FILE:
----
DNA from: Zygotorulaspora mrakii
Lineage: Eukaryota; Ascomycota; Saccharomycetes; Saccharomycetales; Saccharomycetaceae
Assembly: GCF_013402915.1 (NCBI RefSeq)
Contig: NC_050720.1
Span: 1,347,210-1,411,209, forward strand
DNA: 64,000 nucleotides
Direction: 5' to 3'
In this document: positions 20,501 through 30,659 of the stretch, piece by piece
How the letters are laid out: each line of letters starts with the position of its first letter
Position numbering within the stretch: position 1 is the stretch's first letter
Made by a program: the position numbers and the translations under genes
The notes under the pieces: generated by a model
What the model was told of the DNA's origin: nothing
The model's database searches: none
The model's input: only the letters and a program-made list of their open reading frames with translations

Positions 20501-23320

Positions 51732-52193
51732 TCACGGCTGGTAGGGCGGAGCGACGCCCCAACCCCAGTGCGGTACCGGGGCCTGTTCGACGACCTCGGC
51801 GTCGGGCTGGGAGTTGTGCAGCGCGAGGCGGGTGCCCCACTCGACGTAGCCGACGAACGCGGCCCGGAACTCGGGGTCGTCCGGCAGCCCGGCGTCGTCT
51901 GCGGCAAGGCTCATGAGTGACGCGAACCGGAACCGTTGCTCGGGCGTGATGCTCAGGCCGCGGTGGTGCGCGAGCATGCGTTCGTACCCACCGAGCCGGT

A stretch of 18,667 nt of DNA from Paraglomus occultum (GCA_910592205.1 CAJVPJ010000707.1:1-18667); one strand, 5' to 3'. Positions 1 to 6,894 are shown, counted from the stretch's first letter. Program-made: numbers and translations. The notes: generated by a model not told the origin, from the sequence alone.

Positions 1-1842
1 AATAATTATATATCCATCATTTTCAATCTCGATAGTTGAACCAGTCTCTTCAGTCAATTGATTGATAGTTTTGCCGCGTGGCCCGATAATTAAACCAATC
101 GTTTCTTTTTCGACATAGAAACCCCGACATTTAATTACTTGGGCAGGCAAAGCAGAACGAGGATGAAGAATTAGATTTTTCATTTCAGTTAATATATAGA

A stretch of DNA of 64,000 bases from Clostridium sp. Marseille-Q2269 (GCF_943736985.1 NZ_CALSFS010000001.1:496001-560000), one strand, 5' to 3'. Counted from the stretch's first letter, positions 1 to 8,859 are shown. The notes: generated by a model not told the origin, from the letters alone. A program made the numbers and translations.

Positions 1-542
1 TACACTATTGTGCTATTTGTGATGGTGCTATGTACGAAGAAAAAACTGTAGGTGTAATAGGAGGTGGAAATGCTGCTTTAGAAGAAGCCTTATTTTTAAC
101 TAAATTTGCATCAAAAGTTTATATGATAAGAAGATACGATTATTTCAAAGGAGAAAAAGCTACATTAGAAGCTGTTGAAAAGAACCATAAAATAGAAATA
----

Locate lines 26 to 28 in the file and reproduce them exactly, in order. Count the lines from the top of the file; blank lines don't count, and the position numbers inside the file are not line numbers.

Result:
Positions 1-542
1 TACACTATTGTGCTATTTGTGATGGTGCTATGTACGAAGAAAAAACTGTAGGTGTAATAGGAGGTGGAAATGCTGCTTTAGAAGAAGCCTTATTTTTAAC
101 TAAATTTGCATCAAAAGTTTATATGATAAGAAGATACGATTATTTCAAAGGAGAAAAAGCTACATTAGAAGCTGTTGAAAAGAACCATAAAATAGAAATA